Wednesday, February 15, 2012

Edward Hopper stamp… and a word about face value


As I announced in a previous post, the French postal administration has issued recently a stamp picturing a painting from Edward Hopper. As he is one of my favorite painters I would like to show you (again) the stamp that I really like.

Edward Hopper was born in 1882 in Nyack, New York and died in 1967 in New York City. He showed talent in drawing very early. He seems to have inherited from his mother his artistic abilities and from his father the love of French and Russian culture. He painted his first signed oil painting at the age of 13. After graduation he decided to follow an art career. Between 1906 and 1910 he made several trip to Paris where he found his inspiration in the streets and cafés scenes. He was attracted by realistic art. In 1924 a rupture can be seen in his work as he focuses on more American subjects: 
- common features of American life
- seascapes and rural landscape

On the emotional aspect, his paintings often reflect solitude, loneliness, regret, boredom. The solitary figures in his work are often women as in the painting “Morning sun”, from 1952, and chosen to illustrate the stamp. In this respect the stamp is very representative of his work.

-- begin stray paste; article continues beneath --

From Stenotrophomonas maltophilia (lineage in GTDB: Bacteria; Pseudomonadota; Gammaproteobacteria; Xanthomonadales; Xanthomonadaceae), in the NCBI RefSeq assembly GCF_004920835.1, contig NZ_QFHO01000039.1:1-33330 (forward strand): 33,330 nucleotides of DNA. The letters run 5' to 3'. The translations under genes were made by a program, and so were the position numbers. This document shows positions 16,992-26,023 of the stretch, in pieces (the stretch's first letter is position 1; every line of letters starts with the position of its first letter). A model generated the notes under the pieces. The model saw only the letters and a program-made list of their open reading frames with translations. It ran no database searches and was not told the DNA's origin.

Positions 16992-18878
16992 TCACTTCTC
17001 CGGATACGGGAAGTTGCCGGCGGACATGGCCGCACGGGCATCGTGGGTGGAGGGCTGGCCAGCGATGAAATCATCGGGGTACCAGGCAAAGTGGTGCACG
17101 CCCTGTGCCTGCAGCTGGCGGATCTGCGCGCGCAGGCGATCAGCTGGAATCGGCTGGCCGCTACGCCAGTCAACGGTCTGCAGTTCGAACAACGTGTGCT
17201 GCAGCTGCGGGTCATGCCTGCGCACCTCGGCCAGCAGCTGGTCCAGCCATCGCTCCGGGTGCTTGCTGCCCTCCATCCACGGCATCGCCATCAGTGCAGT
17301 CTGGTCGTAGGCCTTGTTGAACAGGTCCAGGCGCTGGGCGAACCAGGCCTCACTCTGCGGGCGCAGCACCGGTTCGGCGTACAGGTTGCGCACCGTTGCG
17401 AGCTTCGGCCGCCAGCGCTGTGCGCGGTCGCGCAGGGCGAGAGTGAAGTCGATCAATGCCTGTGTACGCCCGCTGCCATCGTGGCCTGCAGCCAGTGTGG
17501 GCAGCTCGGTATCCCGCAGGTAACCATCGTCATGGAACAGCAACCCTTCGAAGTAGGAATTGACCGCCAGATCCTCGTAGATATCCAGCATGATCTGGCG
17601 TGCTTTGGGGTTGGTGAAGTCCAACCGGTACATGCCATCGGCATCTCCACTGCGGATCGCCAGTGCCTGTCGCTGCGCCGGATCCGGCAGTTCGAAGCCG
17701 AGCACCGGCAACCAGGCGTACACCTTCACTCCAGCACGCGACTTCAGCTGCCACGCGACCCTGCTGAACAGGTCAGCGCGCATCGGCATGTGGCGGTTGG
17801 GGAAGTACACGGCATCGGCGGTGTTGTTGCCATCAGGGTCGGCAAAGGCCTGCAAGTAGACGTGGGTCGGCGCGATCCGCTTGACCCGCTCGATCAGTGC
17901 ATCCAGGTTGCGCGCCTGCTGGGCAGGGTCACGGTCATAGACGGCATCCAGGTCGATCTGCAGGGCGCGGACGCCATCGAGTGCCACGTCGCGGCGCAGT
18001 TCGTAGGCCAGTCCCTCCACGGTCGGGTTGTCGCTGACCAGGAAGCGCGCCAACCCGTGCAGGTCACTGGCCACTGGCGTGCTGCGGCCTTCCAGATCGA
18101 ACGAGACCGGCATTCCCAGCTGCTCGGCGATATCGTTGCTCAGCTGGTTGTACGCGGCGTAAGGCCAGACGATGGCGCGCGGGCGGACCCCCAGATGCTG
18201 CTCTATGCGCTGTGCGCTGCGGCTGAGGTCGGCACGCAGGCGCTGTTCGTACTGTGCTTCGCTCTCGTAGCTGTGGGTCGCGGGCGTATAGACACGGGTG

Other works of Edward Hopper has been illustrated several times on stamp, mainly from the USA, as the one I showed in a previous post.

So you see, I like this stamp. It is rather large and really pays tribute to the painting.

But there is something that disturbs me about it: its face value. 1.45 euro is huge. The normal rate of a letter below 20g in France is 0.60 euro. 1.45 is the rate for a letter between 50g and 100g, so useless to say that I won’t see this stamp very often on my mail!
Note that this is the same for all large stamps from the art series issued since a long time by French post.

This is a pity, because I really like it, but if I want to use it on a cover, I will necessarily over-frank the mail. So I will loose money, and my philatelic correspondents may be unhappy to receive over-franked cover. A lot of them like to get covers with the exact franking, which I understand.

I wonder what (and who) decides the face value of a stamp? With the recent issues from France, you can hardly frank a letter with more than one “nice” stamps without over-franking the mail. I wonder if this is the same in all countries. Any feedback?

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Secção Filatélica Associação Académica de Coimbra said...

In Portugal we have a similar problem: many stamps and with hight facial value